Let’s be real. When we’re in our 20’s and technically considered “adults”, we endure a lot of hardships that come with trying to communicate with our parents. There are a lot of things that they just don’t understand about us. Let me see if I can clear some of these things up.
1. Not Showing Gratitude All the Time:
Even if we don’t say “thank you” all the time, it doesn’t mean that we don’t really appreciate you. It could just mean that we’re thinking about work, our current relationship, or friendships. But deep down, we understand that you gave us lives. We thank you for that just by making our own decisions.
2. Over Exaggerating Our Desires:
If we’re living with you and we say that we want to move out, that doesn’t mean that we want you out of our lives. We know what it’s like to want to hold on SO TIGHT to something, but when we’re smothered by it, we need to loosen our grip. Remember, that’s not the same as letting it go.
3. Saying ‘No’ to You (A Lot):
If we say no to your lifestyle choices, it doesn’t mean that you didn’t raise us well. During our grade school years, we probably loved staying out all night with you and doing EVERYTHING that you did. Even now, we might still enjoy a lot of these things. But now that we’re in our 20’s, we figured out that there are some things we just don’t like anymore. Things always change.
4. Randomly Talking about a Parent We Have Conflicts with…or a Parent We Lost:
If there’s stress between you and our other parent, we’re stressed out, too. If you’re divorced or widowed, we hurt just as much as you do. If years pass and we still talk about what he/she would do or what he/she “should have done”, we want you to listen.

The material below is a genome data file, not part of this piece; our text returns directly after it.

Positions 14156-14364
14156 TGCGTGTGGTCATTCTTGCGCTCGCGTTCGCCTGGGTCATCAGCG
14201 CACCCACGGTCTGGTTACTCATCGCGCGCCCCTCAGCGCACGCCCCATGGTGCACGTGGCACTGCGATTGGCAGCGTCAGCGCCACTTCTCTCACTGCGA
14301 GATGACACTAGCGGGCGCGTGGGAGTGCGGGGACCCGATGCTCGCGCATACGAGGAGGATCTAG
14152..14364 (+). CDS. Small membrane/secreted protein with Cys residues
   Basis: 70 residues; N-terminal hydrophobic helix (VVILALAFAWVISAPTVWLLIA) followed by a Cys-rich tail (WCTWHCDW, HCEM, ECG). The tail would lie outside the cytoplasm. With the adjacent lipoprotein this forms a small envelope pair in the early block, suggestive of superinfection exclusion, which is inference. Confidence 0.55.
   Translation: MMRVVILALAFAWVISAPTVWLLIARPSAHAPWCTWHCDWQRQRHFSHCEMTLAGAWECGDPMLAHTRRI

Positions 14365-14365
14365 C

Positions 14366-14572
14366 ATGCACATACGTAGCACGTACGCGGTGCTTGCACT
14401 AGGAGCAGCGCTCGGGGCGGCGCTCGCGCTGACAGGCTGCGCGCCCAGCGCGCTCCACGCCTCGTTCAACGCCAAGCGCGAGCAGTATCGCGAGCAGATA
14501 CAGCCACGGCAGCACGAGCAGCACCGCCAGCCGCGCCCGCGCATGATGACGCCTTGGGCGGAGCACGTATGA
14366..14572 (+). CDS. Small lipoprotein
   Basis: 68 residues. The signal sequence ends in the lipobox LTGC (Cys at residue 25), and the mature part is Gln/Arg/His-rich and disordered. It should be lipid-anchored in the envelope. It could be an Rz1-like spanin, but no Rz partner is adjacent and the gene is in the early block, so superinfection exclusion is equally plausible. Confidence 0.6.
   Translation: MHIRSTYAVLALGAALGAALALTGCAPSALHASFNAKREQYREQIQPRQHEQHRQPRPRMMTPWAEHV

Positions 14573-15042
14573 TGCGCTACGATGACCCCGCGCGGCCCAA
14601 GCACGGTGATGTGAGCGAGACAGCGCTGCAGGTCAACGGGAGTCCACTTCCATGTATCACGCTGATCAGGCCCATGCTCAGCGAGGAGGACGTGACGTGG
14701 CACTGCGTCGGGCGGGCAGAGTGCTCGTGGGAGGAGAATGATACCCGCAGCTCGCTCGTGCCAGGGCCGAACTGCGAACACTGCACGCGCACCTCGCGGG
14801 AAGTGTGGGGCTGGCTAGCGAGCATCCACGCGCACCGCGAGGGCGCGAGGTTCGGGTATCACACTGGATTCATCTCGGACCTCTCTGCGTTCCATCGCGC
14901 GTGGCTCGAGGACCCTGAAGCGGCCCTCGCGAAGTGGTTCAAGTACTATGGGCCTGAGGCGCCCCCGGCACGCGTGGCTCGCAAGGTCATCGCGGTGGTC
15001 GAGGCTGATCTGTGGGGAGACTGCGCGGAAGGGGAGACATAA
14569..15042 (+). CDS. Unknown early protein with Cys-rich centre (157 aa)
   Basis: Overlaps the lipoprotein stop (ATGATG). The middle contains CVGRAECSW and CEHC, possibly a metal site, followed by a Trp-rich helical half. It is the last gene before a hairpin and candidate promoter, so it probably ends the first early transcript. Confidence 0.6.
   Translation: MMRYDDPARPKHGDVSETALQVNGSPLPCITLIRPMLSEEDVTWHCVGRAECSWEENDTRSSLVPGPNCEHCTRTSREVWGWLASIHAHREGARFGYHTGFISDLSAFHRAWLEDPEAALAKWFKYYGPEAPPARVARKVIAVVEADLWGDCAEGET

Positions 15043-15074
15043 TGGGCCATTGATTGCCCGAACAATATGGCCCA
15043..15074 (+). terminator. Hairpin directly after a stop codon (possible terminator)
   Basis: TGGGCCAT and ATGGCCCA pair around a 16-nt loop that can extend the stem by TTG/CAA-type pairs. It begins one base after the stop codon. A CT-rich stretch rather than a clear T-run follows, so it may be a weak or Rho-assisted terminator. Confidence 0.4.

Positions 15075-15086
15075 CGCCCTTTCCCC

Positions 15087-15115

We want you to understand how that parent had (and still has) an impact on us. Depending on the situation, we may not have gotten to express our emotions to that parent. We might never get a chance to.
When we cry or yell at you, it means that we’re going through a really hard time. We know that you’re facing hard emotions, too. We need you just as much as you need us.
5. Communicating with Younger Siblings Like They’re our Best Friends:
If we live with you, we’ll obviously talk to each other sometime. Just the same, we’ll talk to our siblings. Even if we started fighting with them after coming home from college, we’ll get closer over time. Don’t be surprised if we say something a little inappropriate.
6. Giving You Too Much Personal Information:
Sometimes, you might get annoyed with how much we tell you about our current crush, our job, or our health problems. You should know that this is the time when we’re thinking about the future, things that you’ve probably experienced or talked to us about in the past. Remember when car rides got hectic with the cries for attention? It happens in adulthood, too. Only now, we want you to know how much you taught us.
7. Making You Feel Like You’re Being Replaced:
You talk to our friends differently than you talk to us. You might seem a bit nicer and less judgmental. We do the same thing with other parents, especially if we don’t live with them. You may not understand us like we need you to. So we go to other parents who can help us out. This does NOT mean that you are being replaced.